Five minutes into the game, Boston College rotated the ball around the court to find Aaron Brown in the corner.
Brown rose from the floor and let loose his classic, low-arc 3-point shot. The field goal gave BC its first and only lead of the game. The Eagles quickly began the game 2-of-3 from behind the arc, capitalizing on the strength of their spacing and ball movement.
It appeared BC found a solution to Syracuse’s troubling zone. Just two weeks prior, the Eagles lost by double digits at Syracuse in the Carrier Dome. Coach Jim Boeheim used his patented 2-3 zone to stump Hanlan and the Eagles. In that matchup, Syracuse’s defense forced the Eagles to rely on 3-point shots. An inability to work the ball inside forced BC to take low percentage shots around the perimeter.
On Wednesday, BC moved the ball with a purpose. The primary intention was to involve the Eagles’ center, Dennis Clifford. Clifford failed to execute early in the first half, missing his first two short jumpers. The effort, however, proved to make a difference. The inside threat allowed BC guards Brown and Olivier Hanlan to gain the necessary space to hit open jumpers early in the first half.
Having spread the floor, BC attacked the paint late in the first half and early in the second. BC started the second half shooting 68 percent from the field, and drew the game within one with about 10 minutes left.
“I thought our offense handled it [the zone] very well,” Eagles’ coach Jim Christian said. “We got the ball where we wanted to every time … I thought we got the ball to good spots.”
Controlling Rakeem Christmas
Statistically, Christmas has been Syracuse’s best player night in and night out this season. Yet, the Eagles held him to seven points on the night, shooting just 3-of-8 from the field. Clifford primarily matched up to the big man and forced him to commit five turnovers. The Eagles double teamed Christmas to control him for most of the game.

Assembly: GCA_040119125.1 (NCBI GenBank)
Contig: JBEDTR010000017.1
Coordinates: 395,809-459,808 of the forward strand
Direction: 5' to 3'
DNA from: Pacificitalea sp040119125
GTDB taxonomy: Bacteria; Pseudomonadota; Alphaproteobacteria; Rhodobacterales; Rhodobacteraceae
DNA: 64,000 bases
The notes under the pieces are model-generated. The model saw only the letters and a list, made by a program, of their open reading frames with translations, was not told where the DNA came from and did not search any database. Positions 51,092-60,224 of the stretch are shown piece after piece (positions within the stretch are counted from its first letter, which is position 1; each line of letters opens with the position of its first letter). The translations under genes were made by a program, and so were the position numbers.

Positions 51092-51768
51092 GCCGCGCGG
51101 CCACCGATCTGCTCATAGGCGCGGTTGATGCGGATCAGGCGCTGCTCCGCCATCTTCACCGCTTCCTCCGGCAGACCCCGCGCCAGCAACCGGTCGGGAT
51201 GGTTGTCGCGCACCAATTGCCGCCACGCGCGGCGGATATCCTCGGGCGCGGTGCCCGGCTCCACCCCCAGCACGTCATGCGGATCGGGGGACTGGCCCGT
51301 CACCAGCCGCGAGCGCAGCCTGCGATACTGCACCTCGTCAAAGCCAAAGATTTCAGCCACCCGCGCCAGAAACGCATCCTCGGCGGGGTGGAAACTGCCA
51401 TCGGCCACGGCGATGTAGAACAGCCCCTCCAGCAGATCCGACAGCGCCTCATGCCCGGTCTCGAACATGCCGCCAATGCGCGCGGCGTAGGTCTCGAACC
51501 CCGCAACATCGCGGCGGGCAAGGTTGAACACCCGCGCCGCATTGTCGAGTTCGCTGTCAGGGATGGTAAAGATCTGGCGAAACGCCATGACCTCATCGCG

“This is the most anybody has dealt with him,” Boeheim said. “They decided to double him today and that was the right thing to do.”
The strategy differed from the Eagle’s previous matchup with the Orange. Christmas dominated the previous matchup, when Clifford alone guarded him.
Christian wanted to challenge Syracuse’s other role players. “We put different guys in the middle floor to try to go to Christmas,” he said. The approach worked. The Eagles remained within striking distance until midway through the second half.
BC’s Response to Syracuse’s Impact Plays
The Eagles’ play against Christmas proved to be the only defensive bright spot of the day. BC suffered particularly in its transition defense against the Orange. The team’s inability to respond defensively to turnovers allowed the Orange to pull away midway through the second. Syracuse ended the game on a 27-10 run.
Syracuse’s closing stretch was highlighted by five steals. The Orange converted the five turnovers into 10 crucial points. The blunders shook the Eagle’s game plan. “Our response is never to play harder,” Christian said. BC simply looked like a different team once Syracuse began to run the floor.
High impact plays, like blocks, stripped the Eagles of the confidence that defined strong play early in the first and second half. The Orange, who are third in the ACC in blocks per game finished with six on the day, well above their season average. Blocks by Kaleb Joseph and Christmas in the second half propelled the Orange’s full court attack.
“Our transition game is only there when we get a deflection or block,” Boeheim said.
Following the game, Christian emphasized the importance of Syracuse’s success in transition. “We were awful in transition defense,” he said. “We have to have better communication.” Ultimately, BC improved offensively and against Christmas in its second contest against the Orange. These corrections, however, could not compensate for the Eagles’ late-game defensive errors.
Featured Image by Graham Beck / Heights Senior Staff